Spain meanwhile must simply survive with enough Fighting Spirit intact until the end of 1898, at which point it is assumed that Germany intervenes, either to negotiate an honourable peace settlement, or seize Spain’s empire for the Kaiser.  With so many objectives spread out across the world, you must decide which sectors to prioritise, and these are decisions that will have to be made before the war has begun.

That is, before the Spanish-American War has begun.  At the time the campaign begins in early February 1898, Spain has been long engaged in a partisan war against the Cubans, and how you handle these partisans will be just as important as anything Uncle Sam might achieve.  For the Americans, Cuban (and later, Filipino) forces, while weak in raw combat power, can provide major advantages, from spotting the Spanish forces to cutting enemy supply lines.  If native forces are able to capture Spanish arsenals and warehouses, in the form of supply centres, it will be a major boon to American forces on the islands.



Spain meanwhile must decide how much effort to spend on suppressing the partisans versus preparing for the eventual American invasions.  While spreading the Spanish army across the colonies allows it to greatly reduce (though never eliminate) partisan uprisings, and increase the amount of MPPs that the colonies send back to Madrid, you risk leaving too few forces guarding the coast against the likes of Theodore Roosevelt and the Rough Riders.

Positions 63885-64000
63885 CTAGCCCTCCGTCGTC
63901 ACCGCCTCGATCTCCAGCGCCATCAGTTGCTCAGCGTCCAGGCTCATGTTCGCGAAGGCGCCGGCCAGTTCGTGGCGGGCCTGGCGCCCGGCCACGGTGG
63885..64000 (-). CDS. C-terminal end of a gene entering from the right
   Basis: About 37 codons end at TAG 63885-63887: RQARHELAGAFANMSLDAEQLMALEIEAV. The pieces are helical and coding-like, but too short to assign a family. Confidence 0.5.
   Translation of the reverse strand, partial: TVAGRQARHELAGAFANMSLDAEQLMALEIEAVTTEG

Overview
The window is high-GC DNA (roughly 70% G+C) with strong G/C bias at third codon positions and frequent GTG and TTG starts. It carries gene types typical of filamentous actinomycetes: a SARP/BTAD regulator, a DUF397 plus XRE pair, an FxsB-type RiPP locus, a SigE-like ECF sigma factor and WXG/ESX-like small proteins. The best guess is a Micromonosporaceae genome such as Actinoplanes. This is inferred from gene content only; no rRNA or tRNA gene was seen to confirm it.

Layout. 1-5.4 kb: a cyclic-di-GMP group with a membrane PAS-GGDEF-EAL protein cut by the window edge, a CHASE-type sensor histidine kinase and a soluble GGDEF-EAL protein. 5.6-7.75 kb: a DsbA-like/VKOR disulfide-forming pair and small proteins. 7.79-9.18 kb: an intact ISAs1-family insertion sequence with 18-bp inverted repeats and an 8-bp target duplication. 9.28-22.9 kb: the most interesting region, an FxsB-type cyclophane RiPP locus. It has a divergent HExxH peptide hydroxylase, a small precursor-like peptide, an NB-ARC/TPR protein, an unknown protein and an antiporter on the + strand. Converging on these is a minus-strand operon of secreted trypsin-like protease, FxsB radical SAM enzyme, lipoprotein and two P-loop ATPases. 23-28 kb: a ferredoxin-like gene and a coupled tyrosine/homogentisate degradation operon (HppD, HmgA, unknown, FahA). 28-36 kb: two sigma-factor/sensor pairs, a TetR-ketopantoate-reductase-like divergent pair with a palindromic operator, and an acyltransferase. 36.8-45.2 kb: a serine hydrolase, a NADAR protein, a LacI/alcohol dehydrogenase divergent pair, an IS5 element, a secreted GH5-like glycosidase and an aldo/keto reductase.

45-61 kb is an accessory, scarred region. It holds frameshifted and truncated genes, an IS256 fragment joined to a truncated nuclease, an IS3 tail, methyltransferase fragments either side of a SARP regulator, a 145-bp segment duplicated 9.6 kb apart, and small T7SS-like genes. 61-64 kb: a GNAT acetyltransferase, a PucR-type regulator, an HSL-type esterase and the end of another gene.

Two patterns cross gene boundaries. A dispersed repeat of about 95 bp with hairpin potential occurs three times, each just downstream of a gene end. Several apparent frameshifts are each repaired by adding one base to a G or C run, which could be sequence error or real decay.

1863 The Eagle and the Empire

While the leaders of the new states in Latin America correctly feared that Spain would attempt to regain some of their former colonies, it would not be Spain that would make the greatest effort to reassert European control over the Americas, but rather France’s Emperor, Napoleon III. 

Taking advantage of the Civil War in the United States (and thus Lincoln’s inability to enforce the Monroe Doctrine), Napoleon III ordered his army to occupy the Mexican port of Veracruz in December 1861.  Assisted by some Mexican conservatives, Napoleon and his army installed the Habsburg prince Maximilian as Emperor of Mexico and had overrun most of the country by 1865, before being pressured by Andrew Johnson’s administration to withdraw the following year.



While this campaign has already been represented as a possibility in our American Civil War campaigns, the requirement of French intervention in the war means that players have thus far only been able to play it for the few turns between intervention and a likely Confederate victory.  Given how interesting the history of this war was, we felt it was worthy of a full campaign!

In The Eagle and the Empire, France declares war on the United States in the spring of 1863, which causes the American Civil War and Napoleon’s Mexican adventure to expand into a massive international conflict.